The Wix tools allow you to define the structure of a windows installer package using an XML file. This gives you all of the usual benefits of XML: easy editing with a variety of tools, the ability to modify the files using well-known technologies, and the ability to put the source file under source code control, for ex. the Wix tools themselves are command-line tools, so they fit well with almost any build process. In this post, we will look at creating a WiX project using Visual Studio.
A little note on MSi Engineering
Windows Installer setup package can be described as a three-level hierarchy. The product is at the top of that hierarchy. Users can interact with a Windows Installer setup package at the product level, as during a default or typical install, or they might interact with the setup package at the features level, as during a custom install. Developers, on the other hand, have to interact with the setup package at the component and individual resource level.
Packages are built from components. A component is a group of one or more related resources—files, shortcuts, registry entries, etc.
Components are grouped into features. A feature is a group of one or more components that are installed together. A component can belong to one or more features, but each component is installed only once on a give machine.
Every Windows Installer product, package, and component is identified internally by a unique GUID. The product code GUID remains constant for all releases within the same major version of a product. The package code GUID changes for each build that is released into the wild. The component code GUID changes according to the rules governing components.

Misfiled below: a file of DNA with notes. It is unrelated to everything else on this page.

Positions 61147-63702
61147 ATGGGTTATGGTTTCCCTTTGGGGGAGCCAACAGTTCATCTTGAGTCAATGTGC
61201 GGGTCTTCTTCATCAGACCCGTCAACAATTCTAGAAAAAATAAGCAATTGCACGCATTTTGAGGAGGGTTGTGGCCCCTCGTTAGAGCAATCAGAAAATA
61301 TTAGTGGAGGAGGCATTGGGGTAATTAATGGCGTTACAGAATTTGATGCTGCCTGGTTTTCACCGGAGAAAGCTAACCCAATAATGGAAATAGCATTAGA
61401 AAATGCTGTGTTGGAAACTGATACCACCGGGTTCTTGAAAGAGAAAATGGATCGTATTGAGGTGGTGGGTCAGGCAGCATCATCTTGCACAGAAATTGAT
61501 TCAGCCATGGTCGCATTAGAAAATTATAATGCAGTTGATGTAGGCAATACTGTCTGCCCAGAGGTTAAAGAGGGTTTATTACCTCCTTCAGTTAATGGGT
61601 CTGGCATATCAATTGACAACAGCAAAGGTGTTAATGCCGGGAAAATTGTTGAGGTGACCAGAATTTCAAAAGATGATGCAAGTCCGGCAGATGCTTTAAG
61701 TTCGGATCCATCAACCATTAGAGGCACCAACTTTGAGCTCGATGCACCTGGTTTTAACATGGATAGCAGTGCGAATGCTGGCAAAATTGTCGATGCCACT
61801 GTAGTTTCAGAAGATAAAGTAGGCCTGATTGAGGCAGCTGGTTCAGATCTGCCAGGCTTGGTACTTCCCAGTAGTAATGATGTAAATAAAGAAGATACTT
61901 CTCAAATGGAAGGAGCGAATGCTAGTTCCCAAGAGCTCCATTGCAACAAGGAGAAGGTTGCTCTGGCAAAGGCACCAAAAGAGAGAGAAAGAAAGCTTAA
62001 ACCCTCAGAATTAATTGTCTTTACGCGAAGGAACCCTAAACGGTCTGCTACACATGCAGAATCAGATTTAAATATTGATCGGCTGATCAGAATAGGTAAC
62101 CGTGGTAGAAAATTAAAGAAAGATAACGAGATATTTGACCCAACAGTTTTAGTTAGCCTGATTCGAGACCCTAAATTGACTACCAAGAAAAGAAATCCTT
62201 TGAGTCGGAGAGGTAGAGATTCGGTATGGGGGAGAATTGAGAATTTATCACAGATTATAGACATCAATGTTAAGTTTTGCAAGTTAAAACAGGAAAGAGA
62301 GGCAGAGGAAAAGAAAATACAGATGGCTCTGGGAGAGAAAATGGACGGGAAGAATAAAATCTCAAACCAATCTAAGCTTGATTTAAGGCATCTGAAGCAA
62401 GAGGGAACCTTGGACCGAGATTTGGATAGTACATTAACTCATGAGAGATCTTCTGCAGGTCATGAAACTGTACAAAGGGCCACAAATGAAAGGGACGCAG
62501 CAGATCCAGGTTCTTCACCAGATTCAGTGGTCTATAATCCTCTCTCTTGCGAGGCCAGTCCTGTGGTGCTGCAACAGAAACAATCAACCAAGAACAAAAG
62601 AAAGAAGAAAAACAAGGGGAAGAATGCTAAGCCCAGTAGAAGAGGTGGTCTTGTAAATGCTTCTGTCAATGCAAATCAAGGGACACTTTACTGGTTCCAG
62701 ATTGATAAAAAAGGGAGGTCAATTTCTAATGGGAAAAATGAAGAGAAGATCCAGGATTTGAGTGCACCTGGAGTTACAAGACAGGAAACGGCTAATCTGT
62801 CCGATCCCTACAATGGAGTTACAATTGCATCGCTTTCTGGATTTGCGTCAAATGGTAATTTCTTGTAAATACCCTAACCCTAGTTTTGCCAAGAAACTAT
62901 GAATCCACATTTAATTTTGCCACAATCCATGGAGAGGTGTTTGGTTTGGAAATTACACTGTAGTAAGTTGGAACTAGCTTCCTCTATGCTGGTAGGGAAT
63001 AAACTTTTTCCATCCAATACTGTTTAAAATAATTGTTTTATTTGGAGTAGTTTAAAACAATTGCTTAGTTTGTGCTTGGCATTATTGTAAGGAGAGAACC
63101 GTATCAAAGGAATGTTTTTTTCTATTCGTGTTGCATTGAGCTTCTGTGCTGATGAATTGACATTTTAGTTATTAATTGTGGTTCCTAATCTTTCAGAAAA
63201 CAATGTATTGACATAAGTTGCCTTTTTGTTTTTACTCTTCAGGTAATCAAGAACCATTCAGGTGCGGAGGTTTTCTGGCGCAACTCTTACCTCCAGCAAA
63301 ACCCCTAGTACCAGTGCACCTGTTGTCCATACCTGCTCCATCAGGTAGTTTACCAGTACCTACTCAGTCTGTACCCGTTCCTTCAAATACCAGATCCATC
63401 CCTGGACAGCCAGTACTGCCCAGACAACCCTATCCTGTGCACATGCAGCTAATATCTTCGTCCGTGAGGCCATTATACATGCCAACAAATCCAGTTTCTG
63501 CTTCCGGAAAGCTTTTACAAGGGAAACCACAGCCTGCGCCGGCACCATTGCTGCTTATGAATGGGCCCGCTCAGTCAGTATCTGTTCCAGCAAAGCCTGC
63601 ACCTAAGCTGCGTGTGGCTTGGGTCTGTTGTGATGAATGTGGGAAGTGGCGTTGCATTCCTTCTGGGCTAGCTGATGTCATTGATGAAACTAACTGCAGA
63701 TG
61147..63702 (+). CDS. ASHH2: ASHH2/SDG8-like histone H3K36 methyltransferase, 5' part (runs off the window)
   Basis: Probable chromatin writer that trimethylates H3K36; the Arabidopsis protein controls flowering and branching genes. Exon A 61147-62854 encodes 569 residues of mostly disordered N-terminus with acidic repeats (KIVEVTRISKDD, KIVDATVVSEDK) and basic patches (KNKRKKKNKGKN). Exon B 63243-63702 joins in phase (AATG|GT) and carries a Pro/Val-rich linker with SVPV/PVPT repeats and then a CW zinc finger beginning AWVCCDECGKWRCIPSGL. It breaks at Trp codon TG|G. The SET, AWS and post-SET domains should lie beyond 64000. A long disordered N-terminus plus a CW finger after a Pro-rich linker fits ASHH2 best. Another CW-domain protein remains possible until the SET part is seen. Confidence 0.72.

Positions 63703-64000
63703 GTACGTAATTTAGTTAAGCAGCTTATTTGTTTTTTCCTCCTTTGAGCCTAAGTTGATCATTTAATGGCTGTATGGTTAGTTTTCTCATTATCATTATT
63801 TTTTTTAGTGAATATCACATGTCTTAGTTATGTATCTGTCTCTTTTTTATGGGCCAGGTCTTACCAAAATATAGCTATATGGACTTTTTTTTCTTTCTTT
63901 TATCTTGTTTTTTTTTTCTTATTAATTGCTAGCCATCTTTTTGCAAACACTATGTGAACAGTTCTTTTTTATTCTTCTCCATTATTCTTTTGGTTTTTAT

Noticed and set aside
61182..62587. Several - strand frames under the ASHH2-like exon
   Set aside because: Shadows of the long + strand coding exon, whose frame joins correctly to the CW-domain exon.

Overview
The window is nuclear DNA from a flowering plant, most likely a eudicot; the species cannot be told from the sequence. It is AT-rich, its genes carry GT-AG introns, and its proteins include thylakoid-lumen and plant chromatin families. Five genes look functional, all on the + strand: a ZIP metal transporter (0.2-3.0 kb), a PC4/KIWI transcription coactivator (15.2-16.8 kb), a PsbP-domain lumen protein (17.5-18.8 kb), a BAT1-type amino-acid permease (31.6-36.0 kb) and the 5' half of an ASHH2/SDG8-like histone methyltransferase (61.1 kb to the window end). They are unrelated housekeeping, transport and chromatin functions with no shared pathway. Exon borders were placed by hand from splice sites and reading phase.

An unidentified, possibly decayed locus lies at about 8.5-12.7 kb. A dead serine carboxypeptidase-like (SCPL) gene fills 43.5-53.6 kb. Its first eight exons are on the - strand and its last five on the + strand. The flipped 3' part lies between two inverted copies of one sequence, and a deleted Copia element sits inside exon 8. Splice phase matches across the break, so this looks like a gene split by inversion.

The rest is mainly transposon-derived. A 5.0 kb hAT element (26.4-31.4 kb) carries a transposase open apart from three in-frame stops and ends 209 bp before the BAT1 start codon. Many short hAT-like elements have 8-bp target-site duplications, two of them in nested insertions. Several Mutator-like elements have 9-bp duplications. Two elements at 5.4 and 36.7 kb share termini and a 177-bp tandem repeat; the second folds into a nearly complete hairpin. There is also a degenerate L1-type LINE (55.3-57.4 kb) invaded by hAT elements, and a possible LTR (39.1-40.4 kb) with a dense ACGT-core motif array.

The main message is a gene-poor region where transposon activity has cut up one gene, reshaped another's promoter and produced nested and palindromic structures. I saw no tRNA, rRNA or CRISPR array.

For more information on Component Rules Click Here
Starting a WiX project in Visual Studio
Step 1: Launch Visual Studio, and create a new project.
Step 2: Select Setup Project, Windows Installer XML Section
Step 3: Your first Wix Script and template is ready, you will get intuitive help when you start typing – Thanks to Votive
Explaining WiX script Elements
The product element defines the product that the installer will install. The name of the element corresponds to a table in the windows installer database, and the attributes correspond to the columns in the table. For instance, the installer database includes foreign key columns to relates many tables, while the WiX source files use nesting to accomplish the same relation. The WiX tools take care of defining the appropriate foreign key values for you.
–Package Id=”6697CCC3-B351-4DCE-820E-DEAC87F57A2A” Comments=”Demo Installer” Manufacturer=”Msigeek.com” InstallerVersion=”200″ Languages=”1033″ Compressed=”yes”
Within the product element, you’ll find a single package element, defining the package that corresponds to this WiX file.
–Media Id=”1″ EmbedCab=”yes” Cabinet=”test.cab”
The media element defines the distribution media where the MSI file and any associated CAB files will be stored.
The directory elements define the hierarchy of directories that the installer service will use with this software. Note that the Id attributes are not completely arbitrary. The windows installer defines a number of special directories, including the two (the program files folder and the program menu folder) that I’m using in this example.
The Component elements and their child elements define the exact software that will be installed. In this case, the first component consists of a single file, while the second includes a file and a shortcut to the file. Note that WiX will look for the files that you include relative to the XML file. The best plan is probably to place the XML file in the same folder as your source files, and place the wix tools on your path.
The feature element defines both the single feature in this package and the mapping between features and components.
One will need both the Windows Installer SDK and the WiX documentation to develop Wix Scripts and MSis.